Director of National Intelligence Private Sector Engagement Initiative
CSIS’ Private Sector Advisory Group (PSAG) initiated a discussion in December 2005 with senior members from the Office of the Director of National Intelligence on engaging a dialogue between the corporate community and the DNI. This initial meeting was the catalyst for the DNI Private Sector Engagement Initiative launched in October 2006.
This effort is led by the DNI and members from the National Intelligence Council (NIC) and the National Counterintelligence Executive (NCIX) office and guided by four private sector associations. It includes six workshops over a twelve month period designed to promote exchange, in an unclassified forum, of ideas, experiences, perspectives, and knowledge about broad strategic threats of mutual concern over the next 20 years. The DNI factors the results of the discussions into analytical and planning documents and establish collection priorities against them.
The heart of this effort is a private off-the-record meeting with the DNI and selected CEOs to review the conclusions emerged from the workshops and to generate further discussions on where the next threats are most likely to emerge. The following provides summaries of the workshops recently conducted:
Workshop on Future Challenges for Supply, Demand, and Security in the Global Energy Marketplace (November 6, 2006)
- Restricted access to reserves, rising extraction costs, and other factors will slow oil production growth, leading to higher prices in the face of rising demand.
- The trend toward national control of energy resources will continue, due in part to high oil prices and the perception that previous agreements are restrictive.
- Concentration of supply and demand will be increasingly separated, leading to a new emphasis on delivery infrastructure and choke points.
- China will impact the energy industry more than any other country, with coal remaining its backbone. India has shifted its strategy from self-reliance to energy security, with its foreign policy adapting accordingly. Russia will continue to play politics with its energy resources, domestically, in its near abroad, and increasingly in Asia to further its national interests.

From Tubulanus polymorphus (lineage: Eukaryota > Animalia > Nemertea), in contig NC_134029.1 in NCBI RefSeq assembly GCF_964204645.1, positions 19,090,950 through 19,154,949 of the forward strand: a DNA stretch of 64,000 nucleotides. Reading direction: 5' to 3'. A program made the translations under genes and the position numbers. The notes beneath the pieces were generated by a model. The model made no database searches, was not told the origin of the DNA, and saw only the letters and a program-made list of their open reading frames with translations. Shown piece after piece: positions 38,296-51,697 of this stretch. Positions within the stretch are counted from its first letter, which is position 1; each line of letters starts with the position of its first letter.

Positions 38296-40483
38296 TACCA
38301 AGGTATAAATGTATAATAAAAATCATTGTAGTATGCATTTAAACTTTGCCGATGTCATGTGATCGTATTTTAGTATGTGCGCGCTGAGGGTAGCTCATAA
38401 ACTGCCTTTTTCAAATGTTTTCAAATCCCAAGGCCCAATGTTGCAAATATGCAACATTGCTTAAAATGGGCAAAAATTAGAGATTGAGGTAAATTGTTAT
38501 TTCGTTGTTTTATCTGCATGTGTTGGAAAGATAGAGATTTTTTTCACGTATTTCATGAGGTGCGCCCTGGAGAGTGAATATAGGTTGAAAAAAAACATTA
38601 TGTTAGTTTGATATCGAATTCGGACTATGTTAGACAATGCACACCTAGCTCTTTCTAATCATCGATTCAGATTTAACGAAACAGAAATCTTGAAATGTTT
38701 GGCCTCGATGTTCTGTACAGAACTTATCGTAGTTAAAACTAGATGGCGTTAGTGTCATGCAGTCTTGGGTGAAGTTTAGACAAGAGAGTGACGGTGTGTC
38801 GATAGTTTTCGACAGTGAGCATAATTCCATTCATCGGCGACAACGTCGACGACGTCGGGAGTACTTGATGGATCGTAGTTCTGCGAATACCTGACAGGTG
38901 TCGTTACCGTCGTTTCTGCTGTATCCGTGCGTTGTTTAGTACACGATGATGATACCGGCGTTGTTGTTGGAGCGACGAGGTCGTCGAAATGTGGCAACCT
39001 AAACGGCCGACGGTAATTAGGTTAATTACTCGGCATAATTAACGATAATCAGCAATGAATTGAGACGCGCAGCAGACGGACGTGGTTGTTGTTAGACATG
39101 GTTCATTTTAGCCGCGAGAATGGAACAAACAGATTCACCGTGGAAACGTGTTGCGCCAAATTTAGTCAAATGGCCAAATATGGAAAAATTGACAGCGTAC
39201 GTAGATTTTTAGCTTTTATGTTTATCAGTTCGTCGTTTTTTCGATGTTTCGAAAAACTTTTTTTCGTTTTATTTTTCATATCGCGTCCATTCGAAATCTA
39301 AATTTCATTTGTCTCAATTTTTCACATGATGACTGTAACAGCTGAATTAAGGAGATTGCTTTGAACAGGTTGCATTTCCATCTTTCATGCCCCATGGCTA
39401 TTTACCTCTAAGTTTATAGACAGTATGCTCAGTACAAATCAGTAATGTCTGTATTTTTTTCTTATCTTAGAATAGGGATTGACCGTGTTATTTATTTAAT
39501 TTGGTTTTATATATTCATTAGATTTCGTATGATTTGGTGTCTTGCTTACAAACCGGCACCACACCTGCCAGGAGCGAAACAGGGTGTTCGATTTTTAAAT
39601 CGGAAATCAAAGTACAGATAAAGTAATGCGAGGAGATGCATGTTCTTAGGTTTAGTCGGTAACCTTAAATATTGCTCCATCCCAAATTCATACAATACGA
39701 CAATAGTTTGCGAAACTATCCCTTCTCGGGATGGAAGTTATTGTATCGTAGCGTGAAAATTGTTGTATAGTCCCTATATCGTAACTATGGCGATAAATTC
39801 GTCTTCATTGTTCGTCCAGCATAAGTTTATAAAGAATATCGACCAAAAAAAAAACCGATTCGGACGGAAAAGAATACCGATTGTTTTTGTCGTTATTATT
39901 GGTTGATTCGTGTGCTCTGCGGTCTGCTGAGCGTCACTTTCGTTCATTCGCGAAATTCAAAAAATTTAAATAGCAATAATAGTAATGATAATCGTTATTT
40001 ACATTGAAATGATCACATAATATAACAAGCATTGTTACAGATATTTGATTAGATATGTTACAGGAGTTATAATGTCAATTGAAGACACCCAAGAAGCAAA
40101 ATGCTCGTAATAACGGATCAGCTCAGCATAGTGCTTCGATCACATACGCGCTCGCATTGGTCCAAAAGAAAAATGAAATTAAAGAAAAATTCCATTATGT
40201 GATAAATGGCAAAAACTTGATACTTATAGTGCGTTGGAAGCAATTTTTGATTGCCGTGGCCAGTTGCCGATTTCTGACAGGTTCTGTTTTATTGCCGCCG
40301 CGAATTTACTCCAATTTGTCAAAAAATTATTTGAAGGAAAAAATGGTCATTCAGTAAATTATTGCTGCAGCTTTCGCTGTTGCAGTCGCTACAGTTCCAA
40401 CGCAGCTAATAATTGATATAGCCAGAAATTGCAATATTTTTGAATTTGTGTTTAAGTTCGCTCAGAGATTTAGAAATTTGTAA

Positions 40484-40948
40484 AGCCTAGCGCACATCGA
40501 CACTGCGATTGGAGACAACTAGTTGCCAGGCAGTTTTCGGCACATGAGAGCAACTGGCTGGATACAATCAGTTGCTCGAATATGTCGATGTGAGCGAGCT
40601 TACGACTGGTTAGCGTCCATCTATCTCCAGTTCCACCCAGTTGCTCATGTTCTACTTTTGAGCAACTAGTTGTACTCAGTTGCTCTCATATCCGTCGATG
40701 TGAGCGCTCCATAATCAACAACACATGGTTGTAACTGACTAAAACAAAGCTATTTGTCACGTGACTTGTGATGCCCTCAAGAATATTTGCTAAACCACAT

Workshop on Emerging Technologies Could Change the World (December 7, 2006)
- The global economy now utilizes talent in countries where regulatory and legislative disincentives are far less burdensome than in the U.S.
- High R&D costs and few incentives to innovate have driven most U.S. companies out of long term R&D.
- There are not enough engineers and scientists being trained who are U.S. citizens with limited foreign contacts (for clearances). The U.S. is falling behind China, India, and other countries in the training of engineers and scientists.
- All biotechnology is actually dual-use.
Workshop on Political and Economic Stability in China (January 24, 2007)
- Leadership and political stability in China are likely to continue, despite some social instability and tension until the country achieves a greater equity in the standard of living. The most worrisome risk is increasing stratification of classes.
- Significant challenges face China’s leaders, e.g. energy/other resources for the current transformation, environmental degradation, water, health issues, and food. The rule of law and transparency are equally important, especially for investors. For the most part, Chinese leaders seem prepared to address these challenges.
- With favorable economic trends, the leadership will continue policies of incremental reform. They will seek to make conditions profitable for foreign investors, despite strong nationalistic impulses. The risks for investors in China are not necessarily more severe than in many other developing countries, but the difference is that the opportunities and exposure are much higher.
DNI-CEO Engagement Meeting (March 28, 2007)
Meeting with the new DNI, Michael McConnell, and selected CEOs.